Does the equipment’s EDA interface behave correctly based on the SEMI E120, E125, E132, and E134 standards and all the services defined therein? To answer this question, we make use of the ISMI EDA Evaluation Method. This document contains a set of functional evaluation procedures that “tests” the equipment’s implementation of the standards. These procedures check for things like ACL privileges and roles, establishing and terminating communications sessions, managing (or preventing the management of) Data Collection Plans (DCPs), and even looking for the proper notification of metadata revisions. If everything works as expected in these procedures, that equipment would be deemed “compliant.”

EDATester uses ISMI’s functional evaluation procedures as guidelines, and implements tests that are automated for all client-side actions. A process that might have taken multiple days to execute manually can be done in minutes, even when some interaction with the equipment itself is required; the fully automated tests that require no user interaction with the equipment can be run in seconds.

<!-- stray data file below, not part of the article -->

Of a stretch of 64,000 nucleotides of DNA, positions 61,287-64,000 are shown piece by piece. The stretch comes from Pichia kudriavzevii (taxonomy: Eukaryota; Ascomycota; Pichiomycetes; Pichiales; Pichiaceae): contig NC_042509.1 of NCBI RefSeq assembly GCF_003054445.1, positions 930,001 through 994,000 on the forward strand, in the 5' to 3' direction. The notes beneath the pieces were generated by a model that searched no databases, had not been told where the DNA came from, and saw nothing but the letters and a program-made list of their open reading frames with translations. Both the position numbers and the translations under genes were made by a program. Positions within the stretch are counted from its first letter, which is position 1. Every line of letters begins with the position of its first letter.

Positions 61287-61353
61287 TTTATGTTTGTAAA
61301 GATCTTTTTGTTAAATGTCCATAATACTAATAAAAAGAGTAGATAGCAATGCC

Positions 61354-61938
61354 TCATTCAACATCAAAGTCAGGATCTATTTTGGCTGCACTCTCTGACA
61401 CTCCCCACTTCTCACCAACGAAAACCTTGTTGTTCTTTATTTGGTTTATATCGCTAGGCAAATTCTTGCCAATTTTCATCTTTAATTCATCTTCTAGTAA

Performance Testing

Everything might look great on the client side with the ability to define a DCP, activate it, and start receiving data; but how many DCPs will the equipment actually support? How fast can I sample the parameters I want to collect in my Trace Requests without overloading the equipment’s EDA interface? Even if I could do this manually, how would I begin to answer this question?